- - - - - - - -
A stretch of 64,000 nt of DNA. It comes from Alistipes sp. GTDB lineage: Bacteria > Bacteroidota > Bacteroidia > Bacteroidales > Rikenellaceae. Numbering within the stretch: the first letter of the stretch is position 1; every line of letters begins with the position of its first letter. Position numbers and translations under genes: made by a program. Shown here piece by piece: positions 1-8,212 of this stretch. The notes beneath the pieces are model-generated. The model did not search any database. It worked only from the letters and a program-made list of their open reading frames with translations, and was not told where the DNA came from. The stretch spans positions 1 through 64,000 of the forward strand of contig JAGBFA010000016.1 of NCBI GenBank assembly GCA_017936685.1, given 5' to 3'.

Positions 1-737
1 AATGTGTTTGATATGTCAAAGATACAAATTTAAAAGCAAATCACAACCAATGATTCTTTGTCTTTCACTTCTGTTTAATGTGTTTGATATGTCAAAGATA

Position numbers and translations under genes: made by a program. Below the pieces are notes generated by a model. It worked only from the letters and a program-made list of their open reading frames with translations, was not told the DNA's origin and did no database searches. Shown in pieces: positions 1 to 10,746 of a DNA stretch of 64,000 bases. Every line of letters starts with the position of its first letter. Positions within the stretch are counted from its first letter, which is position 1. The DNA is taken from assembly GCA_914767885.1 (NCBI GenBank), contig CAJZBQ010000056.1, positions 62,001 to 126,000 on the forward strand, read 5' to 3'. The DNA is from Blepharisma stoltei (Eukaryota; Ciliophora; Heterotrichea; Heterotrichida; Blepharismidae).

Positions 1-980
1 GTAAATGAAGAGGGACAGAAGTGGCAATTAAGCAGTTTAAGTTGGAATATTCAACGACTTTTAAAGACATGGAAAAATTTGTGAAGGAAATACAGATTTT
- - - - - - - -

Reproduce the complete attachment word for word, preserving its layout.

A stretch of 64,000 nt of DNA. It comes from Alistipes sp. GTDB lineage: Bacteria > Bacteroidota > Bacteroidia > Bacteroidales > Rikenellaceae. Numbering within the stretch: the first letter of the stretch is position 1; every line of letters begins with the position of its first letter. Position numbers and translations under genes: made by a program. Shown here piece by piece: positions 1-8,212 of this stretch. The notes beneath the pieces are model-generated. The model did not search any database. It worked only from the letters and a program-made list of their open reading frames with translations, and was not told where the DNA came from. The stretch spans positions 1 through 64,000 of the forward strand of contig JAGBFA010000016.1 of NCBI GenBank assembly GCA_017936685.1, given 5' to 3'.

Positions 1-737
1 AATGTGTTTGATATGTCAAAGATACAAATTTAAAAGCAAATCACAACCAATGATTCTTTGTCTTTCACTTCTGTTTAATGTGTTTGATATGTCAAAGATA

Position numbers and translations under genes: made by a program. Below the pieces are notes generated by a model. It worked only from the letters and a program-made list of their open reading frames with translations, was not told the DNA's origin and did no database searches. Shown in pieces: positions 1 to 10,746 of a DNA stretch of 64,000 bases. Every line of letters starts with the position of its first letter. Positions within the stretch are counted from its first letter, which is position 1. The DNA is taken from assembly GCA_914767885.1 (NCBI GenBank), contig CAJZBQ010000056.1, positions 62,001 to 126,000 on the forward strand, read 5' to 3'. The DNA is from Blepharisma stoltei (Eukaryota; Ciliophora; Heterotrichea; Heterotrichida; Blepharismidae).

Positions 1-980
1 GTAAATGAAGAGGGACAGAAGTGGCAATTAAGCAGTTTAAGTTGGAATATTCAACGACTTTTAAAGACATGGAAAAATTTGTGAAGGAAATACAGATTTT